Merrimac, Massachusetts

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Merrimac is a town located in the county of Essex in the Commonwealth of Massachusetts, USA along the Merrimack River (sometimes called the Merrimac River). Essex County, like many counties in Massachusetts, has no major administrative functions over the town, which, like most towns in Massachusetts, practices a limited form of home rule. As of the 2000 census, the town had a total population of 6,138.

Merrimac is also located on the border of the U.S. state of New Hampshire.

Contents

Description

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Merrimac Square as seen from the corner of Church Street and Main during the winter.

A town in Northeastern Massachusetts, Merrimac is located on the northern shore of the Merrimack River. It was known for its horse-drawn carriage industry during the latter part of the 1800s and the Industrial Revolution, which, in the United States, found one of its seeds in nearby Lowell, Massachusetts. It is now known as a relatively sleepy, residential community. Its town center consists of the typical brick buildings and Victorian architecture of the late-19th century. Much of the town's population surrounds this center, with the old part of the town bordering the shore of the Merrimack River. The older and newer parts of the town, which are the more affluent and middle-to-lower class parts of the town respectively, are divided by Interstate 495, which roughly follows the river. Merrimac is located on exit 53 of this interstate highway, though it also shares exit 52 with the city of Haverhill, Massachusetts.

Today, Merrimac is a typical and small New England community. However, it has gone through numerous growth spurts throughout the 1990s and the turn of the 21st century, with the construction of several new residential developments, much to the lament of the greater community, and namely due to the provisions of Chapter 40B of Massachusetts General Law (M.G.L.).

Merrimac is also the home of the world-famous hamburger restaurant known as Skip's Hamburgers.

History

Note: Merrimac was not incorporated as a town until 1876. Before then, it was a part of Amesbury known as West Amesbury. For the sake of clarity, however, it shall be referred to as Merrimac in this article.

Merrimac, or namely the village of Merrimacport, was first settled in 1638 and was officially incorporated in 1876. It is believed that the town, as well as the river that runs through it, are both named for the American Indian tribe that occupied the region. "Merrimac" (or Merrimack) means "swift water place" in the language of this tribe.

Like most towns in New England, Merrimac supported the American War of Independence with men-at-arms.

Though it began as a shipbuilding and fishing port along the Merrimack River, the arrival of the Industrial Revolution and the mill-powered factory permanently changed the town. The center of the town shifted from Merrimacport to a newly-developing village, Merrimac center (see Merrimac Square), which was dotted with many carriage-manufacturing factories.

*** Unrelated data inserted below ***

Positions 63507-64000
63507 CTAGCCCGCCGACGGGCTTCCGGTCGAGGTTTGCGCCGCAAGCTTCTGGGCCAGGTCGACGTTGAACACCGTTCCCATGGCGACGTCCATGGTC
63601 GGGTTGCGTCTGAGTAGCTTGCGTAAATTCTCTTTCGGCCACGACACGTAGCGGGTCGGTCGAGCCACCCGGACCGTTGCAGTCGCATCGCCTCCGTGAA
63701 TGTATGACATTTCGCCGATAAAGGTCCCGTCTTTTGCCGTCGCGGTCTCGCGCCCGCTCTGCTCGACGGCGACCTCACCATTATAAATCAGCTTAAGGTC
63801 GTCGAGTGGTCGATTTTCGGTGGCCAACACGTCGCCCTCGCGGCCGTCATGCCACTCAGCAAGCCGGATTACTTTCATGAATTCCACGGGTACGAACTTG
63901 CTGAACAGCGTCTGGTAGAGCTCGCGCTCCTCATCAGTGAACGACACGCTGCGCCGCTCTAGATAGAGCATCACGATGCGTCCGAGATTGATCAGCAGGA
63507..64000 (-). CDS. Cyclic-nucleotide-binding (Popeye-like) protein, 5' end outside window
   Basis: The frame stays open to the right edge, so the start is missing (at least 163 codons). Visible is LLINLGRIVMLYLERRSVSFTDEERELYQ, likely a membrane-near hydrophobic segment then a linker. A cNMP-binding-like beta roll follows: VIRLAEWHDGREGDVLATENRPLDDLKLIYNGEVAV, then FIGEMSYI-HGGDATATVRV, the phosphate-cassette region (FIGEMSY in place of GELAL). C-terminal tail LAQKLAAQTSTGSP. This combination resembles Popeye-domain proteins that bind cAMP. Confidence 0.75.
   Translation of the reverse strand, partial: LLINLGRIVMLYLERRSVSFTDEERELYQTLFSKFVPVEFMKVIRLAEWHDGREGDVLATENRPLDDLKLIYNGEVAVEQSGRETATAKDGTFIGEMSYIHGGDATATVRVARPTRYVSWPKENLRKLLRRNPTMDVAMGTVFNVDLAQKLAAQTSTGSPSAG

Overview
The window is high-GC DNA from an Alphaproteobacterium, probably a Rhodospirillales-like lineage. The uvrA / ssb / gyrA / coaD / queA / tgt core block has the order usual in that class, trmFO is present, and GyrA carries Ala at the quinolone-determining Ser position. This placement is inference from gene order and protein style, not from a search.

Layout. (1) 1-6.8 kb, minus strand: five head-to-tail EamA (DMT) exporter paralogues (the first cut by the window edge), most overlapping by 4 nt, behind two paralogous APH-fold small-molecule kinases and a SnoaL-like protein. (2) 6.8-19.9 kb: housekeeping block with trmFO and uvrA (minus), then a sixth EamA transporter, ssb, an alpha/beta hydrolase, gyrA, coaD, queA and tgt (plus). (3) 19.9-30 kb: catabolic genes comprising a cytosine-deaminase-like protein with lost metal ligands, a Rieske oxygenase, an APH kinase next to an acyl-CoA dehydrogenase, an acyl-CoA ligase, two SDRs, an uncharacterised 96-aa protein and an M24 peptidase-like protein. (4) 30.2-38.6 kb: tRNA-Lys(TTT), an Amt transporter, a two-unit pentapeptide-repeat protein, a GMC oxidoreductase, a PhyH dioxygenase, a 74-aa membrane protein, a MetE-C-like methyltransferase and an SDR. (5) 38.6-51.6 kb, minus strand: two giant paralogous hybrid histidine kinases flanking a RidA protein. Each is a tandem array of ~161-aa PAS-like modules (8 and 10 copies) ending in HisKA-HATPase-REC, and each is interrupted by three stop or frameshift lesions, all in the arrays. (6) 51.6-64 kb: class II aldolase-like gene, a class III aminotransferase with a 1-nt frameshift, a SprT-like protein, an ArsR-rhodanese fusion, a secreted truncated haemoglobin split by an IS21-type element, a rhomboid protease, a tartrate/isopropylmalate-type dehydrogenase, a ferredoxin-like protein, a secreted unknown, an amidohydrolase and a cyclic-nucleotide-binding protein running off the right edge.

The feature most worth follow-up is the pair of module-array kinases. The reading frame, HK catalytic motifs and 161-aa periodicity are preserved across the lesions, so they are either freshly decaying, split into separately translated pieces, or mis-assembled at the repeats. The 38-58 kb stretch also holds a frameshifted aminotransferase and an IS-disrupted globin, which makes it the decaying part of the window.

During the American Civil War, Company E of the Fourteenth Massachusetts was composed of men from Merrimac; they were stationed for some time at Fort Albany, Virginia, near Washington, DC.

Throughought the 19th century, Merrimac's economy principally relied on carriage manufacturing and various other forms of industry.

The Massachusetts Gazetteer of 1890 (Rev. Elias Nason, M.A.; revised and enlarged by George J. Varney. Boston: B.B. Russell. 1890, 724 pages) describes Merrimac in the following fashion:

Merrimac is a thrifty and attractive manufacturing town situated on the north bank of the Merrimack River, and bounded by Amesbury on the east, West Newbury and Haverhill on the south, and Newton in New Hampshire on the northwest and north. The West Amesbury (Merrimac) Branch Railroad connects this town with the Western Division of the Boston and Maine Railroad. The villages are Merrimac, near the centre, Merrimacport on the river, and Birchdale, near Amesbury. The first two are post-offices. The assessed area of the town is 4,969 acres [20 km²], including 786 acres [3 km²] of woodland. The town is pleasantly diversified with hill, valley and plain, with a fine pond (Kimball's) at the northeast side, 90 feet [30 m] above the sea, and covering 498 acres [2 km²]. From it flows Powow River, forming the divisional line with Amesbury, and turning several mills in that town. There is an extensive plain near the central village, marked by a meeting-house, and a burying-ground, noted for the old fort and the militia trainings; and another plain equally large near the eastern cemetery, noted for great trainings and Indian relics. Brandybrow Hill, west, and Red Oak Hill, north of the centre, are the chief elevations, and afford extensive and beautiful views. The geological formation is chiefly Merrimack schist. The noble Merrimack River makes a deep curve in the southern side of the town. It is navigable for schooners to Merrimac; and during the warmer part of the year it presents an animated scene, from numerous sailing crafts and small steamers bearing pleasure parties from the busy cities above to favorite points on the river, or out on the sea. Cobbler's Brook, gathering its waters in the northwestern part of the town, flows through both villages to the large river, furnishing valuable power. The principal business is carriage-making, in the different departments of which, in numerous shops, some 500 men are engaged. The aggregate value of the product in the last State census year (1885) was $621,935. There were also a boot and shoe factory employing 16 persons; two saw mills, a tannery, an earthenware factory, a printing office and others. The food preparations amounted to $24,100. The value of the aggregate manufactures of the town was $708,498. The product of the 50 farms amounted to $44,084. There is a national bank with a capital of $ 200,000; and the Merrimack Savings Bank, at the beginning of the present year, held deposits to the amount of $400,996. The valuation in 1888 was $1,337,739, with a taxation of $18 on $1,000.